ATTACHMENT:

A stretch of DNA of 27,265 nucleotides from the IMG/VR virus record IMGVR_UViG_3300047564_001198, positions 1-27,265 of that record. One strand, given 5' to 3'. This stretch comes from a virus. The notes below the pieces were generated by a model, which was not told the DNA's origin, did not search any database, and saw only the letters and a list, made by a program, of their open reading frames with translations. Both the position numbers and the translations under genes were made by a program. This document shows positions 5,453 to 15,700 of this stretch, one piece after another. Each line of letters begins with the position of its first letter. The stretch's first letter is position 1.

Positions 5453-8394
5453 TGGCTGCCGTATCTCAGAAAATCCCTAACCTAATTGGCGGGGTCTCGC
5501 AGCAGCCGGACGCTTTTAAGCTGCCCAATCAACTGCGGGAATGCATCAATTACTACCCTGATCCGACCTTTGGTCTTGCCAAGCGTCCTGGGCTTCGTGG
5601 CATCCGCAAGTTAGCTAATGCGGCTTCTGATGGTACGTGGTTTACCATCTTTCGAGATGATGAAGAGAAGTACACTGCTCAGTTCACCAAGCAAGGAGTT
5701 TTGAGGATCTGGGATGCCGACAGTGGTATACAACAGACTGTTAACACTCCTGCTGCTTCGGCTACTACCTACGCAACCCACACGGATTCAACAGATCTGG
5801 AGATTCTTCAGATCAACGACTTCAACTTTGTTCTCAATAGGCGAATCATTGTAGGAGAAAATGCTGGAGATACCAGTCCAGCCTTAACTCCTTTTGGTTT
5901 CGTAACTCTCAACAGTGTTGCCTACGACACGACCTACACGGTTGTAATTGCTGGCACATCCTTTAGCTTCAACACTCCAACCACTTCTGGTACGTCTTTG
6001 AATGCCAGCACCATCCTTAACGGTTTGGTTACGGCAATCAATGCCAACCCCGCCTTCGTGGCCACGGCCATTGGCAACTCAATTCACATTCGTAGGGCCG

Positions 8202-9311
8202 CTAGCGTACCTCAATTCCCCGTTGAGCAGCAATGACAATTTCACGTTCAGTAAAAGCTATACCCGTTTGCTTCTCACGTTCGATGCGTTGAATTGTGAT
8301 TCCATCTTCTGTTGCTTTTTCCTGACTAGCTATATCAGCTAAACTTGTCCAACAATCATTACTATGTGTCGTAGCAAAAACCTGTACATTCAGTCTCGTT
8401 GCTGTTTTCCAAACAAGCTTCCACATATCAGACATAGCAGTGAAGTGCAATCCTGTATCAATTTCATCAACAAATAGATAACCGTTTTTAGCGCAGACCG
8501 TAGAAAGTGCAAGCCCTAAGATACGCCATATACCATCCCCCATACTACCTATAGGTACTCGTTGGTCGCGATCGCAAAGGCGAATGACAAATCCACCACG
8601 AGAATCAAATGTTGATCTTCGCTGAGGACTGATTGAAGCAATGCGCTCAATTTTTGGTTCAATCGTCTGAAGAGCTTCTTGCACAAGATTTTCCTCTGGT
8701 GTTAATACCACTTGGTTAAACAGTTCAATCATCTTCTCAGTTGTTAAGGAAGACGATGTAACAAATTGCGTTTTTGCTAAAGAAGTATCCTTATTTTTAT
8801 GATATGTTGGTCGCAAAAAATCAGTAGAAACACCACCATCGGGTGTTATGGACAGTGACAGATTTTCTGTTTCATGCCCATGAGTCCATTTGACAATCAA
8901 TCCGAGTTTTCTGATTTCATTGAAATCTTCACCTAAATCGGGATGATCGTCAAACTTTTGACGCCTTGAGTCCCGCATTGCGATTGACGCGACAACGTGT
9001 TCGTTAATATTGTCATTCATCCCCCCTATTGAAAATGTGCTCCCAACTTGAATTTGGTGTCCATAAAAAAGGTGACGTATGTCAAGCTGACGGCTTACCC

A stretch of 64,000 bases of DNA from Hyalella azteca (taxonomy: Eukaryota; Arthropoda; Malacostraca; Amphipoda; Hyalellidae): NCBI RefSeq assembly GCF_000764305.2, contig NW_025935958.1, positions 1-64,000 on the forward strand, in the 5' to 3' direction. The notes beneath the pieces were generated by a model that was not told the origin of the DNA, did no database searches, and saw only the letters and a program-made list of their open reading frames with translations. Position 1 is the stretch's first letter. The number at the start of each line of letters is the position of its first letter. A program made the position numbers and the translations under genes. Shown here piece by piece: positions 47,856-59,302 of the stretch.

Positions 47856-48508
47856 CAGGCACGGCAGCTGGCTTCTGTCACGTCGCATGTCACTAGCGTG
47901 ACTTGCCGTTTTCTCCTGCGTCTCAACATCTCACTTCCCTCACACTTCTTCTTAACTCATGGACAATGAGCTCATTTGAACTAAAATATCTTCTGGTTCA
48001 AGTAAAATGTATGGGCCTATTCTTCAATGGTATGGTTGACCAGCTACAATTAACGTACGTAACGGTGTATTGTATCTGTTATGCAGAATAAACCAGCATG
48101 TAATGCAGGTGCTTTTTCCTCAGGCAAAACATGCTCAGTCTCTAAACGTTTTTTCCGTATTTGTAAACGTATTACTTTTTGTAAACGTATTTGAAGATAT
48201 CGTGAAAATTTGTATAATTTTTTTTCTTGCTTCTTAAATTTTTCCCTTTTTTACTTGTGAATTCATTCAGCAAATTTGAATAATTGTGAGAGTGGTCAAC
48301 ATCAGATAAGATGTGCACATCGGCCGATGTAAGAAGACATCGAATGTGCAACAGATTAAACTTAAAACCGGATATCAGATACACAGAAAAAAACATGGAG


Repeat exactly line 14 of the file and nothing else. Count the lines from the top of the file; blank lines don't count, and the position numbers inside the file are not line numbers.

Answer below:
8501 TAGAAAGTGCAAGCCCTAAGATACGCCATATACCATCCCCCATACTACCTATAGGTACTCGTTGGTCGCGATCGCAAAGGCGAATGACAAATCCACCACG